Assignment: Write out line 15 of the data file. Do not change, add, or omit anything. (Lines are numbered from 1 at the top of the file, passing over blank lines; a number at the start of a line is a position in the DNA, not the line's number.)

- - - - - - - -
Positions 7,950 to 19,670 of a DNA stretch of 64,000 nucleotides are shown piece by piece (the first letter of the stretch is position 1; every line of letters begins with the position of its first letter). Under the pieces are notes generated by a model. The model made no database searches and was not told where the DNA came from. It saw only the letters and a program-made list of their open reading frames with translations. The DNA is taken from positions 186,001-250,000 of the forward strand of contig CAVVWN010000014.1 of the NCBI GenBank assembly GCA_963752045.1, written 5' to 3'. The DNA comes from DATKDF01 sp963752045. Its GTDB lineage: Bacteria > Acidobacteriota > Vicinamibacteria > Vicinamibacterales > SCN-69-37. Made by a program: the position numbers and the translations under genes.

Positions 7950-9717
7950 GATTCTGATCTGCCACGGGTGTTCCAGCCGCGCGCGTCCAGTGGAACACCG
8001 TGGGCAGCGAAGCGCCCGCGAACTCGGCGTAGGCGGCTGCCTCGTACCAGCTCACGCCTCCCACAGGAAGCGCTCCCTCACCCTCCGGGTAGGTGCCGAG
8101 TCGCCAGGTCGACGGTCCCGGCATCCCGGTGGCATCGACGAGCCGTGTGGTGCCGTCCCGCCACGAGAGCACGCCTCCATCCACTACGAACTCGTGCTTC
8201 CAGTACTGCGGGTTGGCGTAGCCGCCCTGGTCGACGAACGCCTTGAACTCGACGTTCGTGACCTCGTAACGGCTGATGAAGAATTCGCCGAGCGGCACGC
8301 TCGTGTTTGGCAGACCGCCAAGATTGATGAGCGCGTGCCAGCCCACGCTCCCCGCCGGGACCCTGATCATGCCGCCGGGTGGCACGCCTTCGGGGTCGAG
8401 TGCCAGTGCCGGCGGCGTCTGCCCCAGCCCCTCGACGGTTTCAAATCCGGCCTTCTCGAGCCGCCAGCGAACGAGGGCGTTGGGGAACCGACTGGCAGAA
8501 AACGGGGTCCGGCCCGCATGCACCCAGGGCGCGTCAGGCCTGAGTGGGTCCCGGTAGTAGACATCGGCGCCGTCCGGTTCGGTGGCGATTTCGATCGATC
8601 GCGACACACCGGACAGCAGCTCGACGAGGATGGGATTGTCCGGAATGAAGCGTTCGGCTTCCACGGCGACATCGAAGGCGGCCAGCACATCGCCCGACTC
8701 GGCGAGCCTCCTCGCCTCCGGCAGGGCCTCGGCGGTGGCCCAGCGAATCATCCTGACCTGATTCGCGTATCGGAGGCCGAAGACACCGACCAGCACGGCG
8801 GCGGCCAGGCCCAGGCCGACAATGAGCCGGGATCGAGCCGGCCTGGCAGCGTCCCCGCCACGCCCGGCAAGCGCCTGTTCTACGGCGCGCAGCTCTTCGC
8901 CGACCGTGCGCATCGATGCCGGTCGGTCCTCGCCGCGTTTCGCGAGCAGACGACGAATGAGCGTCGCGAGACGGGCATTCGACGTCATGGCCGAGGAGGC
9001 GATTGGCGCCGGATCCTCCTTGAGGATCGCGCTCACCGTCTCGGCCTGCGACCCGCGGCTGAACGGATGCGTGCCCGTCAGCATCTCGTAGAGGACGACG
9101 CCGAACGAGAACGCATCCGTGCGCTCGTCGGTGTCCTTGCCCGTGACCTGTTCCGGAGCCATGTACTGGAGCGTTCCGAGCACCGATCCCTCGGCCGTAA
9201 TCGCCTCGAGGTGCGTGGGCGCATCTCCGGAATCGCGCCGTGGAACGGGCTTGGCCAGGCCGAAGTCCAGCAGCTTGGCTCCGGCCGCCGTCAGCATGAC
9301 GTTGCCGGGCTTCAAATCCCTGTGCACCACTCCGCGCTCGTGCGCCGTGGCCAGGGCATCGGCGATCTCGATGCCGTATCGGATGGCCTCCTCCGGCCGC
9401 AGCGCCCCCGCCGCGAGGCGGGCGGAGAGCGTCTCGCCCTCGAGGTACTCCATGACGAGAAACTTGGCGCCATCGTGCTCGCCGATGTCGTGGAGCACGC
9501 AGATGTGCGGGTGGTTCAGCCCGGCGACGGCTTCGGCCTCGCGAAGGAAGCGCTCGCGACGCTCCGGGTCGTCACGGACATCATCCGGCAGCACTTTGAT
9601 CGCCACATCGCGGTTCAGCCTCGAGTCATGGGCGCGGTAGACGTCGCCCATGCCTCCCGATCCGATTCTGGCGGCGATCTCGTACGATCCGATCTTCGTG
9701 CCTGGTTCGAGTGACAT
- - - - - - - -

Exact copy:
9101 CCGAACGAGAACGCATCCGTGCGCTCGTCGGTGTCCTTGCCCGTGACCTGTTCCGGAGCCATGTACTGGAGCGTTCCGAGCACCGATCCCTCGGCCGTAA